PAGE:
Steve Reid"This whole project for us, myself, Boris (Netsvetaev), and Kieran (Hebden), was a UNITY thing," says truly legendary -- and largely underground jazz drummer Steve Reid by phone from Switzerland. "Yeah, there's a ton of factionalism going on out there: in politics, religion, and in corporate aesthetic culture. But that's just what we hear about, where the noise is coming from on TV and in newspapers. Underneath it, there are people from all sorts of different cultures, disciplines, and musical genres intersecting and collaborating more than ever before. This is what's really going on, and people are cutting out the middle man -- the major labels and the official controllers of culture -- and simply going to one another, using the internet and other means -- like word of mouth -- to let people know what's up and that they're open. Very few of the great musicians out there ever got to record on the majors; most were on independents or made their living playing out on the road.

"It's better now in many ways -- only the business end has gotten worse, and therefore people who don't have the kind of access need to know where to go to find what they need. They have to work harder, but the abundance is there to discover. I mean, it's been a central part of the jazz thing forever; it never used to be so separate. The first time I saw Art Blakey and wanted to play drums, he was playing a dance hall in my neighborhood, and it was a dance party with a calypso band with steel drums on the same bill! That's what's coming on now, back to the essentials kind of thing, not discriminating from one music to another, but seeing what's on offer and bringing it into something else. The corporate thing isn't gonna go for that because they've never understood -- in the past they were at least willing to take a chance, though -- so people have to do it anyway, regardless; it's happening for the right reasons -- to bring people into a place to talk together and focus on what's similar rather than what's different. Records are happening now, little CDs and MP3s popping out of everywhere."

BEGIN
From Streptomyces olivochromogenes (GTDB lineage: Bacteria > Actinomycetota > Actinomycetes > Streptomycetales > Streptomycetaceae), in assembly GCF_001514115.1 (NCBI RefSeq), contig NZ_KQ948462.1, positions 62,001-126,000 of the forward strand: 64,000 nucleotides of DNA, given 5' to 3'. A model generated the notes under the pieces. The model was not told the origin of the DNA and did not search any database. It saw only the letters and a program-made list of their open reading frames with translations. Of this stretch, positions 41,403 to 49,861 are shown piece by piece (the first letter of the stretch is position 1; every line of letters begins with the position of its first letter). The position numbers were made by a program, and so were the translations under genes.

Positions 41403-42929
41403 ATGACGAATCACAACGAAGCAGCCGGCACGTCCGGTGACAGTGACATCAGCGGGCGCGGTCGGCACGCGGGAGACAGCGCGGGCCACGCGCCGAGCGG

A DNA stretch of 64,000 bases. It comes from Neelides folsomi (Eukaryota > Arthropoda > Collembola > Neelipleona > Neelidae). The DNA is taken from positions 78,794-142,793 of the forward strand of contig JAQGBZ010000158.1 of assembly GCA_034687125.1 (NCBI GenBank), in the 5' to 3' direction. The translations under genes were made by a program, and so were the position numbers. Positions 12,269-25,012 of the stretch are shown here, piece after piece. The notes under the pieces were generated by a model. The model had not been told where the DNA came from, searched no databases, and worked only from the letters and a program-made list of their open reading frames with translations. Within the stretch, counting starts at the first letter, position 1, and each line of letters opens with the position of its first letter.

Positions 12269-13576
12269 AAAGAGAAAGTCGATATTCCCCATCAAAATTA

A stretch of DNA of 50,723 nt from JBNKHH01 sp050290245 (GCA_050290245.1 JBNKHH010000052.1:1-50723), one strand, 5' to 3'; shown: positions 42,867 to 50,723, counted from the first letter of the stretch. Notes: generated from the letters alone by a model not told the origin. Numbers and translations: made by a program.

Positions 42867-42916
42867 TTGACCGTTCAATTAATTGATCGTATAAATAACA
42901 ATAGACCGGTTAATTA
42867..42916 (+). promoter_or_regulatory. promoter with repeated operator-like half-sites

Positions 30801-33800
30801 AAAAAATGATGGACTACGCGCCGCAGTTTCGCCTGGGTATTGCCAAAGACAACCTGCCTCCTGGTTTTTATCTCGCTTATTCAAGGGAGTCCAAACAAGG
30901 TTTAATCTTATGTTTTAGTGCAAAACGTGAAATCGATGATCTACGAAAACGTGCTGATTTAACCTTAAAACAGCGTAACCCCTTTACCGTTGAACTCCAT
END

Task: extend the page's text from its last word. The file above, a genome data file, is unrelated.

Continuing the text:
Reid knows of what he speaks. In the mid-'70s, he founded his own Mustevic Sound label and issued his own albums. His records were distributed in the U.S. via the New Music Distribution Service; it was a clearing-house for self-released, private- and independently-released recordings from artists as diverse as Meredith Monk and Robert Ashley, from Ned Sublette to Reid. Reid's albums were also distributed widely in Europe through similar channels. On vinyl they fetch plenty of money on the auction market. Nova and Rhythmnatism were re-released on CD by Great Britain's Soul Jazz/Universal Sound imprint, as was Steve Reid Ensemble's Spirit Walk.

"I never went anywhere; I was always working, just under the radar. Gilles Peterson and a bunch of other British and European DJs were playing stuff off Nova and Rhythmnatism, because of my approach to rhythm; it is all circular, it all comes back to the beat, so people can get inside it. We took it too far, maybe, in the '70s, the whole free vanguard thing, and pushed the people, the listeners, out of it. All of my records are about bringing the listener back in. The younger people all picked up on that; they picked up on a lot of things that were dismissed by the arbiters of culture back in the '70s. They get soul jazz, and funky jazz; they get fusion, but they also get Coltrane and Blakey.

"I've played with everyone: from Martha Reeves () and James Brown
() to Dee Dee Bridgewater and Miles Davis (). That's not a boast; it's simply a part of my resume -- I've also played Broadway and off-Broadway with Martha Raye; with David Murray, Chief Bey, Fats Domino, Jackie McLean, Dexter Gordon, and Olatunji. I've jammed with Fela and played with Randy Weston. All of those people knew the value of rhythm. The central place it has in our lives. If the critics have trouble with Daxaar, it's going to be because we set out to make a record that would allow for a single groove, to drift it in and out, and we cut the whole thing -- from rehearsal to finished tracks in four days, almost all first-take performances. The central idea is the one of rhythm because it's how the human heart beats."

Reid's biography is astonishing; it reads like a who's who of 20th century music. His bio is here. We'll be back with part three later this week, and we leave you with samples from from Daxaar (out Feb. 5 on Domino): one from the title track () and "Big G's Family" ().